The Knowing-Doing Gap is a phenomenon that authors describe as the difference (or gap) between knowing what should be done in a particular situation, and the reality of what is actually being done.  As it applies to career development, your goal should be to gain the knowledge on how to properly conduct each aspect of the job search process, and then execute and perform these techniques and strategies to secure a job.  The difference between your knowledge of the job search process, and how you apply this knowledge is the Knowing-Doing Gap.

Knowing

The first thing Ted needed to do was to become familiar with the proper techniques and strategies associated with the job search process.  He thought he knew what the correct methods were, despite the fact that he has never taken a class or read a book on the job search process.  He gained most of his knowledge about resumes and cover letters through suggestions from friends.

Doing

Once Ted learns the correct techniques and strategies for the job search process, he will want to execute these techniques and strategies correctly every time he applies for a job.  The doing process takes a considerable amount of time if you are going to do it right. For each job you apply for, you will want to research the basics of the job (and the organization) so you can personalize your promotional materials, gain an understanding of who is involved in the hiring process, and determine if you are a good fit for the position and the organization.  When you are invited for an interview, you will need to continue with your research and be completely prepared for both the interview stage and the follow-up stage of the job search process.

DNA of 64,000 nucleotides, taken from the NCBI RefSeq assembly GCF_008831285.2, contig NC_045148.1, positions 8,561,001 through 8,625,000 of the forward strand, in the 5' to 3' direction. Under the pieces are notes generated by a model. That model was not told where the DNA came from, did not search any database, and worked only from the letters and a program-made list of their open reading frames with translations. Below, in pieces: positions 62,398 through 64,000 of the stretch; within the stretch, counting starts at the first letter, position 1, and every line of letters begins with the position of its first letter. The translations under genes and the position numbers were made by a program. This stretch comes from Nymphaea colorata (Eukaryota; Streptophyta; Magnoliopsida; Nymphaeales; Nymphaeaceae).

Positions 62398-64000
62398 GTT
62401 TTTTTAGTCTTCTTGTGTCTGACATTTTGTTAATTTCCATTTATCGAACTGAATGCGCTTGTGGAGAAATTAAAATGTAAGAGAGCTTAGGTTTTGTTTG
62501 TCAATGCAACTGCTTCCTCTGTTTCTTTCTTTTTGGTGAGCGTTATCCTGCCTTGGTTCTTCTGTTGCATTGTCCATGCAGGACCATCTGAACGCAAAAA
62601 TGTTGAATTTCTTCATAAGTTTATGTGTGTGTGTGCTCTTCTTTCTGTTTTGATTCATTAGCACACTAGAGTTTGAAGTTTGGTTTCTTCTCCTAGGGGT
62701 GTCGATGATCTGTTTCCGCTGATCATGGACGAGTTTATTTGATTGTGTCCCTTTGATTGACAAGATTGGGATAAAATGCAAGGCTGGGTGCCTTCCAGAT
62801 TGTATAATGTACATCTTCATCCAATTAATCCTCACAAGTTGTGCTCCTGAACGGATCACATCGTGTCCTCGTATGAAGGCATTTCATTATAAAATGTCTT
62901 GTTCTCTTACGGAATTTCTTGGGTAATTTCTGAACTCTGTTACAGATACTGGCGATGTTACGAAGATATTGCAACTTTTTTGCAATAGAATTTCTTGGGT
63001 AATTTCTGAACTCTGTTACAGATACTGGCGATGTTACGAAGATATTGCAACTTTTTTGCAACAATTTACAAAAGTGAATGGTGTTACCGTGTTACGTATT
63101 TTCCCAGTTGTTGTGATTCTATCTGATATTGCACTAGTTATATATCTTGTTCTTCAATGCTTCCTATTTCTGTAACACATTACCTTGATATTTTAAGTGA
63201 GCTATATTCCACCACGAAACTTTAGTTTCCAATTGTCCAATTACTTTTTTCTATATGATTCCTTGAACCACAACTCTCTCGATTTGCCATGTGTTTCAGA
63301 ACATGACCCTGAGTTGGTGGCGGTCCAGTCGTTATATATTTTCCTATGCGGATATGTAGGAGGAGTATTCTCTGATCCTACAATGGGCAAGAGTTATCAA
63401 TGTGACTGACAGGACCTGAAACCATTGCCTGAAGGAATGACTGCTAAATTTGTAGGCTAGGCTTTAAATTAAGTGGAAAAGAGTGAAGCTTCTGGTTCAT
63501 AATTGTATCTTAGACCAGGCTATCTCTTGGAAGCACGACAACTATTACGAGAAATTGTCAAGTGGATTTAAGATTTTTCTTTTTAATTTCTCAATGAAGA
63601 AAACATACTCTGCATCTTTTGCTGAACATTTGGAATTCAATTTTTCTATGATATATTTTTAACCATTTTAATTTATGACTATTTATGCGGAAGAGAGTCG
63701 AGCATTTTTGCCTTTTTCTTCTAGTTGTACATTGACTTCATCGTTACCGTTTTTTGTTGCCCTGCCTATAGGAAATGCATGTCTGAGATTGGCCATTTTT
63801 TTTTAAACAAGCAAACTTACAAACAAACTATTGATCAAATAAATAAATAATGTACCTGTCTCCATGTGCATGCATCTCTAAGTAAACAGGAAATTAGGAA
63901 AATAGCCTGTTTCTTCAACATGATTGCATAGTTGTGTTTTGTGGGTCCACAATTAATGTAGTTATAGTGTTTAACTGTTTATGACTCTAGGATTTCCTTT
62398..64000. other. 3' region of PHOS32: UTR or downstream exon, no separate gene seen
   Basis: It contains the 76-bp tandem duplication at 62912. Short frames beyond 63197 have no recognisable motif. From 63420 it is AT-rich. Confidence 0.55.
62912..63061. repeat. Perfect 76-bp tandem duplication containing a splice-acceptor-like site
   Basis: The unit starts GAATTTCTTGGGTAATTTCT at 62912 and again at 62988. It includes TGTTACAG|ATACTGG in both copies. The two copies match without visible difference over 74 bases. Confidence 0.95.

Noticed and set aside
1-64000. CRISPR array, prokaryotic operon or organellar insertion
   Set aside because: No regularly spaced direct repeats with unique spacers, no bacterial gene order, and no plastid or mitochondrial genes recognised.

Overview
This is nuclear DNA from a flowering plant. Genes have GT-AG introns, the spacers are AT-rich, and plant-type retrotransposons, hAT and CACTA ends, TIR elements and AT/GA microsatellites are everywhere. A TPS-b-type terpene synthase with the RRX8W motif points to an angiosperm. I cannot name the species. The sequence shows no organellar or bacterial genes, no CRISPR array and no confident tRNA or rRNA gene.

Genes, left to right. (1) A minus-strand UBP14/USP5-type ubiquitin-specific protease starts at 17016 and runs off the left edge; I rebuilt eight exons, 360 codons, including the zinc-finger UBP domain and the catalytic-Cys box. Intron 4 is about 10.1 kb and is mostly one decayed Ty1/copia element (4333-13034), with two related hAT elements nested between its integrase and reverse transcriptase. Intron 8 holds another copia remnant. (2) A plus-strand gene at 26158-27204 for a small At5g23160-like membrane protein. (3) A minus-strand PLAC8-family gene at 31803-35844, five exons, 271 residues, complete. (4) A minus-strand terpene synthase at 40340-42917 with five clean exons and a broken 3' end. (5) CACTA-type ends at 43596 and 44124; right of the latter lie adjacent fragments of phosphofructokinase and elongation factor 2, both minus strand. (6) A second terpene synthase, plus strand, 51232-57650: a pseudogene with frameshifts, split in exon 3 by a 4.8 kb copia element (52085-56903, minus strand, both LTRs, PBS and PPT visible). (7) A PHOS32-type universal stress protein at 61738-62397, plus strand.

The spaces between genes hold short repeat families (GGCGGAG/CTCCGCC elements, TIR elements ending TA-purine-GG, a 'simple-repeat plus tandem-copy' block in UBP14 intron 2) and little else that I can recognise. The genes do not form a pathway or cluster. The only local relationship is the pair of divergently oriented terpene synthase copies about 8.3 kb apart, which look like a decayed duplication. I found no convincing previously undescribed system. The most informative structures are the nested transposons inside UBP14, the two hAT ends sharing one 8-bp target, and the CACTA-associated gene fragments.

Closing the Gap

Once you know the proper techniques and strategies of the job search process, you will need to make sure that you are executing these techniques correctly so there isn’t a gap between what you know and what you do.  By learning the proper techniques of the job search process, and by closing the knowing-doing gap, you will be able to secure a job that’s right for you.  In Ted’s case, his cover letters weren’t properly formatted and he didn’t personalize his letters.  Once he learned the proper techniques, and he executed the techniques correctly, Ted not only received an interview but he was able to secure the job he wanted.

The key is that you know the basic fundamental skills that are associated with each stage of the job search process and that you effectively performing these skills.  In all you do, you will want to EXECUTE FOR SUCCESS!

Howard Gauthier is an Associate Professor of Athletic Administration at Idaho State University.  He is a former collegiate athletic director and collegiate basketball coach.  He is also an author of 9 books.  Check out his book, Getting Hired In College Sports – 2nd Edition at www.SportsCareersInstitute.com or his new book Execute for Success at www.execute4success.com.